the Law, when matters too hard emerged, they were settled by the judgment of the
priests in a place where the Lord chose. We have only one priest, and the place
he has chosen is below the Table, in humility serving one another. Dispute
overrides service; yet the Lord made humility a priority over bread and wine.
When the years of controversy are prolonged, what might have been accomplished
in works is wasted in indecision. Reconciliation isn't accomplished in a halt.
Schisms are ongoing, self-canceling cycles of unproductive consumption.
4. "...Because it was done so quickly" (2Ch 29:36).
When God works reconciliation, it doesn't need a lot of
It didn't matter how long the doors of the temple had been
stuck shut from disuse, and the Passover ignored. When Hezekiah determined to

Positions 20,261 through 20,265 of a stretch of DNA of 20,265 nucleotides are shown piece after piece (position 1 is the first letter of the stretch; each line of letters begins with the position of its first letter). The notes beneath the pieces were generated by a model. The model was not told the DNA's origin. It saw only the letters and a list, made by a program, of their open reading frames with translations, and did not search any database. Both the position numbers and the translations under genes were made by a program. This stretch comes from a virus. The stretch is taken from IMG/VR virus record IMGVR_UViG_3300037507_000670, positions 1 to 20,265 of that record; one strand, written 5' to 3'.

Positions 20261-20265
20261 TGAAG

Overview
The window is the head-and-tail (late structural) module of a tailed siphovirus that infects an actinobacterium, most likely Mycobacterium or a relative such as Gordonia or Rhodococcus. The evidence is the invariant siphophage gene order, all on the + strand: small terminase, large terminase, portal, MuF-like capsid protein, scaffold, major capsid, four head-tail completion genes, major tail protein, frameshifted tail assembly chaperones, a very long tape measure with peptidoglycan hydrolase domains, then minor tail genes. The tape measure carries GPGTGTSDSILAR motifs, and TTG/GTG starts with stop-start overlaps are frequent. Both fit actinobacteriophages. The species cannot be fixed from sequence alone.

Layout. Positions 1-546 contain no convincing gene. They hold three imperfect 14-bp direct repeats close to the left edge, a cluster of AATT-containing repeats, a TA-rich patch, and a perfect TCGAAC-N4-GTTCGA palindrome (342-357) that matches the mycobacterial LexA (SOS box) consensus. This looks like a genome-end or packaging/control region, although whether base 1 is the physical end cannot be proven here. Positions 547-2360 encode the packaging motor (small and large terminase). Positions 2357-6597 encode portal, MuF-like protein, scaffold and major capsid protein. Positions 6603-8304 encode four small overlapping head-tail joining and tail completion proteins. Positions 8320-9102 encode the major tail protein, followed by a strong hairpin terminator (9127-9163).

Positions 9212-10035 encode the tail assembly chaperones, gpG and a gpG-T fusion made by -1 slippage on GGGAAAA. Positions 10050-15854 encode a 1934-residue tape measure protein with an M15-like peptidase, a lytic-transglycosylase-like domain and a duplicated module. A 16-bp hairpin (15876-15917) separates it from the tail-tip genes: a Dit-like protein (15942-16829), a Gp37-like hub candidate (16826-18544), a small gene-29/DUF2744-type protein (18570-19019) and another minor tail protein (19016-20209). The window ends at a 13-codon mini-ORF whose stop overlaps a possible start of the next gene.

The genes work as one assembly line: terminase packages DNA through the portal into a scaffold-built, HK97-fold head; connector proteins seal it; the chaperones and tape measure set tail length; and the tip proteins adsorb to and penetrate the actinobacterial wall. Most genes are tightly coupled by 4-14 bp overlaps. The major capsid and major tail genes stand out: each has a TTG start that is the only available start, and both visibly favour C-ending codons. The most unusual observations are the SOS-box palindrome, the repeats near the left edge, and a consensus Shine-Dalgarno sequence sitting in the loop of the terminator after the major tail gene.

reconcile Israel, it took only eight days. All those of a "free heart" brought a
sacrifice to the Lord. Their hearts were not bound up with personal
considerations or fettered with fear. When the Passover was finally restored it
didn't take very long. "Hezekiah and all the people rejoiced at what God had
brought about for his people, because it was done so quickly." But it only
involved the immediate company of Hezekiah. Israel remained to be convinced. So
a proclamation was made throughout all Israel that they should come and keep the
Passover. When the couriers went out with the message, they were scorned and
mocked. Only a few responded at first, "humbled themselves" and came to
Jerusalem. Others from Judah came when the hand of God gave them "one heart to
do what the king commanded... by the word of the Lord." Afterward "many people
came together... a very great assembly." Likewise, it doesn't matter how long
our communities have been held apart by contention, all those of a "free [or
willing] heart" can be of "one heart" and do what the king commands.
5. "You are right! We must do as you say" (Ezr
It doesn't matter what is required; reconciliation leaves no